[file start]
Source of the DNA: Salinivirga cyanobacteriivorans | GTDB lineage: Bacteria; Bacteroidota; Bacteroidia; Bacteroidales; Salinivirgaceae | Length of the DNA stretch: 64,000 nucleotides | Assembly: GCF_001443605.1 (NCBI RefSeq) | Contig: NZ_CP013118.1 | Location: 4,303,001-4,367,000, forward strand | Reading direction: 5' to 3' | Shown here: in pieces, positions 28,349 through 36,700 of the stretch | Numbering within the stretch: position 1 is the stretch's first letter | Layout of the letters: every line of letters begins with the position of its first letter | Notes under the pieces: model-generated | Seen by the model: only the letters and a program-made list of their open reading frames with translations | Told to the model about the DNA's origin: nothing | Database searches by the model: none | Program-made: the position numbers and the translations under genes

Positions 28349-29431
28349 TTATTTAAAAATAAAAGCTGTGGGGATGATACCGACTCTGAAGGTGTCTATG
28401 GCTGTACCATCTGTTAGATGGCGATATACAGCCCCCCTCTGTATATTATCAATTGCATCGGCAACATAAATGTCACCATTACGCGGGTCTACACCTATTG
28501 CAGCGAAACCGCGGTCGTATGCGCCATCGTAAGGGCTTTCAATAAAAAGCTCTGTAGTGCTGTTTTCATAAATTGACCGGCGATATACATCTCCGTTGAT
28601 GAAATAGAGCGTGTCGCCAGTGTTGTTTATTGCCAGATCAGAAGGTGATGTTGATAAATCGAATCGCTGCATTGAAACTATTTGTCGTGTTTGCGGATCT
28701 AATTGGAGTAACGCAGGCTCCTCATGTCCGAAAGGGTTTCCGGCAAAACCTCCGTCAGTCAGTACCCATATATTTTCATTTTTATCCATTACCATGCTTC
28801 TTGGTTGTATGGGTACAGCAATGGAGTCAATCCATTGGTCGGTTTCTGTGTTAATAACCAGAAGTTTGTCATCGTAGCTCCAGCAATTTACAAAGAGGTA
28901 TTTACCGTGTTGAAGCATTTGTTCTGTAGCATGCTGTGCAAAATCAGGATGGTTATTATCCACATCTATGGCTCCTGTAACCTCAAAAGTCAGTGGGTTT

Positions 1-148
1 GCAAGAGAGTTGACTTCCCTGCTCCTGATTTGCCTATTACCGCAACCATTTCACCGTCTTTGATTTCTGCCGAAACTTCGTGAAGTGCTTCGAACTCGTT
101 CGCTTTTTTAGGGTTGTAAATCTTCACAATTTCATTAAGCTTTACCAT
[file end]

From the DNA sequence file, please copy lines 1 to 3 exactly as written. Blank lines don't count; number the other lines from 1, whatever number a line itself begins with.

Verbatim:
Source of the DNA: Salinivirga cyanobacteriivorans | GTDB lineage: Bacteria; Bacteroidota; Bacteroidia; Bacteroidales; Salinivirgaceae | Length of the DNA stretch: 64,000 nucleotides | Assembly: GCF_001443605.1 (NCBI RefSeq) | Contig: NZ_CP013118.1 | Location: 4,303,001-4,367,000, forward strand | Reading direction: 5' to 3' | Shown here: in pieces, positions 28,349 through 36,700 of the stretch | Numbering within the stretch: position 1 is the stretch's first letter | Layout of the letters: every line of letters begins with the position of its first letter | Notes under the pieces: model-generated | Seen by the model: only the letters and a program-made list of their open reading frames with translations | Told to the model about the DNA's origin: nothing | Database searches by the model: none | Program-made: the position numbers and the translations under genes

Positions 28349-29431
28349 TTATTTAAAAATAAAAGCTGTGGGGATGATACCGACTCTGAAGGTGTCTATG